A US trade bill that could see tariffs and duties slapped on Chinese exports has prompted China to request a consultation with the US through the World Trade Organization.
The bill entitles the US Department of Commerce to continue levying countervailing duties on imports from non-market economies like China and Vietnam that it believes are subsidized.
US President Barack Obama signed the bill into law in March, despite a decision by the US Court of Appeals for the Federal Circuit that the US countervailing-duty law should not be applied to non-market economies.
China and the US have 60 days for the consultation according to WTO rules.
China "is willing to solve the dispute through consultation", while a failure of the consultation will entitle China to ask for a panel to look into the case, according to an unnamed source from the Department of Treaty and Law of the Ministry of Commerce.
Tu Xinquan, deputy director of the China Institute for WTO Studies at the University of International Business and Economics in Beijing, said the US passed the law very quickly with little debate, which did not give WTO members a chance for discussion under WTO rules.
"The consultation will definitely reach no result because the US Department of Commerce has no right to overturn a law that had already been enacted at home," Tu said.
"The US Congress is unlikely to cancel the law following China’s opposition because the US seldom steps down from launching anti-dumping and countervailing investigations against China," Tu said.
Shen Danyang, spokesman of the ministry, said on the website of China's Ministry of Commerce that, despite having no legal basis, the US has launched more than 30 countervailing investigations against Chinese exports since 2006, which it justifies through the law applied retroactively.
"The US moves violate the WTO rules including transparency and due process and thus put Chinese enterprises in an uncertain legal environment."
The transparency rule of the WTO requires its members to publish the enacting and adoption of trade measures. Any measures that are not published should not be applied.
"By tracing the countervailing investigations back to 2006, the US was applying a law that was not published and ran against the WTO rule of transparency," a source with the Department of Treaty and Law of the ministry said in a news briefing.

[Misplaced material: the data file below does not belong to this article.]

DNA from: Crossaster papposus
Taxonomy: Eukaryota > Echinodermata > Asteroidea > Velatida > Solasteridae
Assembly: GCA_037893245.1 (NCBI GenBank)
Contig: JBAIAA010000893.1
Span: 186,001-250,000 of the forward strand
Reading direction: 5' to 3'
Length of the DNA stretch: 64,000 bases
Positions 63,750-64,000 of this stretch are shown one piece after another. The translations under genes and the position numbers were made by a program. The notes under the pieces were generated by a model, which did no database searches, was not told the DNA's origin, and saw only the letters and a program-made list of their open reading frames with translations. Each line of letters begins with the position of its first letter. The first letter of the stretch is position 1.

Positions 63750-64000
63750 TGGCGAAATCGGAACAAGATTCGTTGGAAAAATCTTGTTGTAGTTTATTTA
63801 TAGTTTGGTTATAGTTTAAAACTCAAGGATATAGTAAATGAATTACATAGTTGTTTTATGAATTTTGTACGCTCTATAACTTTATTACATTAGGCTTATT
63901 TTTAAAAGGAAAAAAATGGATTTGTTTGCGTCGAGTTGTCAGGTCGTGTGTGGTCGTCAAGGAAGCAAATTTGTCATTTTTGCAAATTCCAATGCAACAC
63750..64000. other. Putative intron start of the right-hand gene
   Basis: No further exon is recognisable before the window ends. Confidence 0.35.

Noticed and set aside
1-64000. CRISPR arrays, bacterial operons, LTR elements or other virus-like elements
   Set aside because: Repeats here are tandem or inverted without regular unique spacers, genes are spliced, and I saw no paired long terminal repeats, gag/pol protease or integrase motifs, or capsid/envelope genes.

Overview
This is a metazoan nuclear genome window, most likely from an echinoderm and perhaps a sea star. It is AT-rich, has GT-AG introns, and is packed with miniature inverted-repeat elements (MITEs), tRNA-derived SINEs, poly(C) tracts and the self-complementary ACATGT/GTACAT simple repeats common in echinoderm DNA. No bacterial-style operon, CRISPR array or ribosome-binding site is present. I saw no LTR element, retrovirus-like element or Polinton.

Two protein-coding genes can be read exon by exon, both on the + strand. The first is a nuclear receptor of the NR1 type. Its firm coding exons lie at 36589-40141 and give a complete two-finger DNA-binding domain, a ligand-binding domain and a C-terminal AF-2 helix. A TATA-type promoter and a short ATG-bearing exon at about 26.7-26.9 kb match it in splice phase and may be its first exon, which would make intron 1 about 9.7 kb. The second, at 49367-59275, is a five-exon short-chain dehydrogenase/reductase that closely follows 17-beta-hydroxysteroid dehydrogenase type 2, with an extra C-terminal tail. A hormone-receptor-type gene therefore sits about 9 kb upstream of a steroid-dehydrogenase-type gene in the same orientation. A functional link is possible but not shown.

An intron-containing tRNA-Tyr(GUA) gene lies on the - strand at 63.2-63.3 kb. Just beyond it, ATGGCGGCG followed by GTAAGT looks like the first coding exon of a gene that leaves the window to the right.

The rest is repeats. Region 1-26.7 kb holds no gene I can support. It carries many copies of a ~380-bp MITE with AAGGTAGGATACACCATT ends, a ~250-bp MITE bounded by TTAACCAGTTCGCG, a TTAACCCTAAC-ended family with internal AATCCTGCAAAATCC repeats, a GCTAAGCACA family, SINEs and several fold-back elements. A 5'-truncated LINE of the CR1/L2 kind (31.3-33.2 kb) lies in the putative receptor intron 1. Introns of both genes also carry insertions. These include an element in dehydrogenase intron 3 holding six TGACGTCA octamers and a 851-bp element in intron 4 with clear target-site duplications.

"Also, there was not a transitional period between the publishing and the application of the bill and thus deprived the citizens and enterprises of a predictable legal environment, which ran against the due process of the WTO rules."
Since the first countervailing investigation against Chinese exports in November 2006, the US has launched more than 30 investigations against 24 types of Chinese exports worth more than $7.2 billion, according to the Ministry of Commerce.
"Politics are partly responsible for the US move in a presidential election year. But there has been a long-running accusation that Chinese exporters have won their competitive edge through huge government subsidies," the unnamed source from the Commerce Ministry said.
The Obama administration will announce a trade complaint against China as he campaigns in Ohio, alleging impermissible subsidies of auto and auto-parts exports that encourage outsourcing to China from the US, Bloomberg cited an unnamed administration official as saying on Monday.
The US is accusing China of $1 billion in illegal subsidies between 2009 and 2011 that benefit as much as 60 percent of Chinese auto-parts exports, according to the official.
News we recommend:
Banks to make presence in the cultural market
How we all gain in the power of two
British industry revs up to meet China demand
Latest iPhone to hit China's gray market
Huawei & ZTE
deny facilitating espionage
Apple fans find little to excite in new
Foreign telecom companies eye China
China's Apple fans on the wane?
Volvo plans expansion amid